Saturday, March 24, 2012

Axe At Root Of Dooyeweerdian Card House

George Marsden wrote in 1991:
"In virtually every field the principal interaevangelical debate has been the same: Do evangelical Christian scholars pursue their science or discipline differently from the way secularists do?"
"Kuyperians, in contrast, emphasize that discipline is built on starting assumptions and that Christians’ basic assumptions should have substantial effects on many of their theoretical conclusions in a discipline."
This statement might apply to Dooyeweerd and his disciples, people like Cornelis van Til, but certainly not to the whole work of Abraham Kuyper. Francis Schaeffer attempt to blend Dooyeweerdian thought into his Warfielder heritage was only a mitigated success. Van Til probably tried to do the same thing. Buswell in his discussion of van Til and Dooyeweerd had seen how useless that effort would be.

However, when we look under the hood of the reasoning of several leading Warfielders, people like J. Oliver Buswell and John Gerstner, it's obvious they have much more in common with the true heir of Abraham Kuyper's legacy, Klaas Schilder, then the Dooyeweerdians would want the world to know.

I am convinced Klaas Schilder's ideological war against "common grace" was actually the axe at the Dooyeweerdian card house.

The introduction to a april 19th conference on the Regimes of Religious Pluralism in 20th‐Century Europe  at the VU gives the typical Dooyeweerdian VU characterisation of Kuyper's antirevolutionaries as "moral collectivities":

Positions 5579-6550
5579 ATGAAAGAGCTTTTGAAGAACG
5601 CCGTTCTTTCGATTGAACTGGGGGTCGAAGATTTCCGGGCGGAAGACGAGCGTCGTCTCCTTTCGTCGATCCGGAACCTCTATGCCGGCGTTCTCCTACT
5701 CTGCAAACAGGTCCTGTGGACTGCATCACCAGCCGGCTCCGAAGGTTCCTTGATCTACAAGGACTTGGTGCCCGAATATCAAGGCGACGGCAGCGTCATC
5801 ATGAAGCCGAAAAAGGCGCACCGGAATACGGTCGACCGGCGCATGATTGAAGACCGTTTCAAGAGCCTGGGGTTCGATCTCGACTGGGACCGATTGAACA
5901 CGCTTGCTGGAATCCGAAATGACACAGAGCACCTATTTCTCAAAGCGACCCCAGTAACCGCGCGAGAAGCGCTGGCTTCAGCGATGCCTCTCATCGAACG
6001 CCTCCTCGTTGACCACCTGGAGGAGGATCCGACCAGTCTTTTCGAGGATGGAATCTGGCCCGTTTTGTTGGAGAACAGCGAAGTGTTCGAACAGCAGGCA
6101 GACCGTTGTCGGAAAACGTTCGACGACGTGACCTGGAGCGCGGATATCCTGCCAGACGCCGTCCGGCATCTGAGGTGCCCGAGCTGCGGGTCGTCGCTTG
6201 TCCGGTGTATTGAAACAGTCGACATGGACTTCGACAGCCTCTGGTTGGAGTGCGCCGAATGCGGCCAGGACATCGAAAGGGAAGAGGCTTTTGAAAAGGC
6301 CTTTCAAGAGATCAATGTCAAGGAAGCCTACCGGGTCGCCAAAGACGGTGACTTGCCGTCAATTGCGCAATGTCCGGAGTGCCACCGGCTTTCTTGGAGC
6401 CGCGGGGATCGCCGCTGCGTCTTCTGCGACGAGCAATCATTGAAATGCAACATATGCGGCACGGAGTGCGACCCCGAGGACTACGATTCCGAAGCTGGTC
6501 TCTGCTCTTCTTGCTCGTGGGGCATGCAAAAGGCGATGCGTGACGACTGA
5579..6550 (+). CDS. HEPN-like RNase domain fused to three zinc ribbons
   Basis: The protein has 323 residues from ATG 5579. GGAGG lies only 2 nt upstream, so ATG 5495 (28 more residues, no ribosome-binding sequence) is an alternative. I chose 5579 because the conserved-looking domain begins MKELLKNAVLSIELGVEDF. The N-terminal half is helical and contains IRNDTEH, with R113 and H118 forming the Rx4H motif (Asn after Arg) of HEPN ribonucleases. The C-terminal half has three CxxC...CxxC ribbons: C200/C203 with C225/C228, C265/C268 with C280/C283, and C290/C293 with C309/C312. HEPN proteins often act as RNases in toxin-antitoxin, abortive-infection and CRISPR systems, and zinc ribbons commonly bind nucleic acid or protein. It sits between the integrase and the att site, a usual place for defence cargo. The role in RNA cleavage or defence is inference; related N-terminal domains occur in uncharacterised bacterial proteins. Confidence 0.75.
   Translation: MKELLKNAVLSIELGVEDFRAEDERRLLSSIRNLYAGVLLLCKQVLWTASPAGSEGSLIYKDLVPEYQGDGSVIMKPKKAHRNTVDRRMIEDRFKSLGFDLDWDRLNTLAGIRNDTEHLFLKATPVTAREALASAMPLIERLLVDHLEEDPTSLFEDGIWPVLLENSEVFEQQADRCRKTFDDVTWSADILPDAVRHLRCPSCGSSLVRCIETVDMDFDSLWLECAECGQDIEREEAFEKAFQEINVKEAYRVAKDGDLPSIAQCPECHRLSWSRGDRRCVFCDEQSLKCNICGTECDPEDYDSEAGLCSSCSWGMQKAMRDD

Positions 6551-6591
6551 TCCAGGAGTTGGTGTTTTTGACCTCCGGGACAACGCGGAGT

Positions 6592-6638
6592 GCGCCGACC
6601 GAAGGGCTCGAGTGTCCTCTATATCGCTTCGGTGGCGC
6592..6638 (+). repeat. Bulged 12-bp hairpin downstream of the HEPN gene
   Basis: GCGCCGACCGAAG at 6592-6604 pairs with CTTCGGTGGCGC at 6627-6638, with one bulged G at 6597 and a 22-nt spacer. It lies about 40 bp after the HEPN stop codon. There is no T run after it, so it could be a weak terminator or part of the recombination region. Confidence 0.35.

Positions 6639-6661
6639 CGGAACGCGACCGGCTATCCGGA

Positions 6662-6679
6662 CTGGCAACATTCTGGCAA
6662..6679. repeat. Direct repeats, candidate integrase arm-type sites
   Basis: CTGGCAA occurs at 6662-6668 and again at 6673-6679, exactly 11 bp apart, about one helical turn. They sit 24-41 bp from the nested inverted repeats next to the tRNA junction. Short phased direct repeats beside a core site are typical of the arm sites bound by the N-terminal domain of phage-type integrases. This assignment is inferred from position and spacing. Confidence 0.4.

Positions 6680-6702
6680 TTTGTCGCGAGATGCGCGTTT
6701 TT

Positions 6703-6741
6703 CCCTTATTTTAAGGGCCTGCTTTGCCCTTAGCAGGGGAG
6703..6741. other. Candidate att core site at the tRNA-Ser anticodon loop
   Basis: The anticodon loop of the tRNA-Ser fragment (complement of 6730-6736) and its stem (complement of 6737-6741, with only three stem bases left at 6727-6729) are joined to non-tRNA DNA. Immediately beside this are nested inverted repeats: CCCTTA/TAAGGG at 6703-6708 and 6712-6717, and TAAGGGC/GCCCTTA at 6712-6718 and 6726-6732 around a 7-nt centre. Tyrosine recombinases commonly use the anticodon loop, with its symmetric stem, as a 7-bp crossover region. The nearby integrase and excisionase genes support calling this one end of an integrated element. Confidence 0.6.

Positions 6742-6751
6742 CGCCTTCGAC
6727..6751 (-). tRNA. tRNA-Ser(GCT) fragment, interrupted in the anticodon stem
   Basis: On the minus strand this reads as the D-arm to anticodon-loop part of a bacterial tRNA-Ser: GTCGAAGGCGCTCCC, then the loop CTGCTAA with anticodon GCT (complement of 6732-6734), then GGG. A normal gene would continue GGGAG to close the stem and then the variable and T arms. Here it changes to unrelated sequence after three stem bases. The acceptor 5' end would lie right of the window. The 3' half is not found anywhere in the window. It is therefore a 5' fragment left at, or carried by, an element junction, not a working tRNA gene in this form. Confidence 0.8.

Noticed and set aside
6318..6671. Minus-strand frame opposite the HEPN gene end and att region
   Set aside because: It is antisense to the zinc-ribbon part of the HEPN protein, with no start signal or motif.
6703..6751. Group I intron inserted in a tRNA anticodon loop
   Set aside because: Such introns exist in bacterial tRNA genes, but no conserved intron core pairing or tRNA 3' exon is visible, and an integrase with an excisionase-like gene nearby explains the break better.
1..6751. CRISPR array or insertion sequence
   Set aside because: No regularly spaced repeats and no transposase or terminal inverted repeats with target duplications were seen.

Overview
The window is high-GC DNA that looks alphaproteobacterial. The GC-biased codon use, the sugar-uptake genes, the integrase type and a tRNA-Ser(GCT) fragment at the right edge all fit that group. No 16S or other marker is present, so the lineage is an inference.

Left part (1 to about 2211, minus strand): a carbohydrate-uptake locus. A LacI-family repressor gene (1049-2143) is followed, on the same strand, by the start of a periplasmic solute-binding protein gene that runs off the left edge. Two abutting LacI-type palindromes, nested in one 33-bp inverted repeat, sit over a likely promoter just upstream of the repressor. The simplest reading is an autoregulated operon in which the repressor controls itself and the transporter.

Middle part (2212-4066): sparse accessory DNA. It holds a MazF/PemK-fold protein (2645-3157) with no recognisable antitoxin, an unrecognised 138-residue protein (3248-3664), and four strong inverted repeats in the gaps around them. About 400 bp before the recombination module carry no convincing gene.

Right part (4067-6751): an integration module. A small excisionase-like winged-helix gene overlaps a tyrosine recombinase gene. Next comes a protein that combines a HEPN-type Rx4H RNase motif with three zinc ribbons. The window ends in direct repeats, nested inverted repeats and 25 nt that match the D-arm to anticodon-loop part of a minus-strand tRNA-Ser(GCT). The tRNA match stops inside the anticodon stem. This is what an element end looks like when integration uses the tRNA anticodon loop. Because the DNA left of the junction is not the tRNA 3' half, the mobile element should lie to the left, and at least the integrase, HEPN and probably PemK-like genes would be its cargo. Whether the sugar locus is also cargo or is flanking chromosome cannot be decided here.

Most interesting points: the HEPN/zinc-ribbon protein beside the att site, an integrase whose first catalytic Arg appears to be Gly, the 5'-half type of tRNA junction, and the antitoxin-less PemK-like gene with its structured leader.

"In the Netherlands, a number of communities came to embody distinct moral collectivities within the nation. Through this process, religious/ideological diversity became the principle of social organization that the Dutch call “pillarization" 
Through which process? All this talk of "moral collectivities" is the typical Dooyeweerdian trick to claim relevance for their philosophy. Often overlooked in discussions on Dutch neo-calvinism and Abraham Kuyper, but the technocrats that wrecked the Antirevolutionary battleship from within were Dooyeweerdians.

Vincent Bacote and Daniel Pylman write:

"The aim of tonight’s presentation is to suggest that neo-calvinism’s emphasis on common grace offers the same vital support to the postmodern-friendly emergent church as it did to the late nineteenth century Dutch reformed church that sought to engage every area of life while maintaining fidelity to orthodoxy."
Once again the misconception that "common grace" somehow played an important role in the rise of Dutch neocalvinism. The philosophical Foudations of Bavinck were rejected (!) by Dooyeweerd. We read in the excellent article by Eduardo J. Echeverria:

"Indeed, as early as 1939, Dooyeweerd had rejected the moderate realism of Bavinck's philosophical thought as being in the "scholastic line" rather than the "reformational line" of Calvinism"

The link between B. B. Warfield, Old Princeton and scottish realism has often been over emphasized, allthough sofar it's not exactedly clear what the link really was as we can read in this bookreview of B.B. Warfield's Scientifically Constructive Theological Scholarship:

"Warfield's detractors have maligned his thought as static and beholden to an outdated epistemology, yet Smith debunks this myth. Placed within his historical context, we discover Warfield expressing the organic and dynamic nature of truth, overcoming the subject-object dilemma that plagues Western epistemological rationalism and mysticism, and all through his explaining the doctrinal system warranted by the Bible. Theological scholarship and American church historiography will have to reckon with this fresh and much-needed apologetic on America's preeminent apologist."
Dooyeweerd can't even stand in the shadow of Warfield's big toe.

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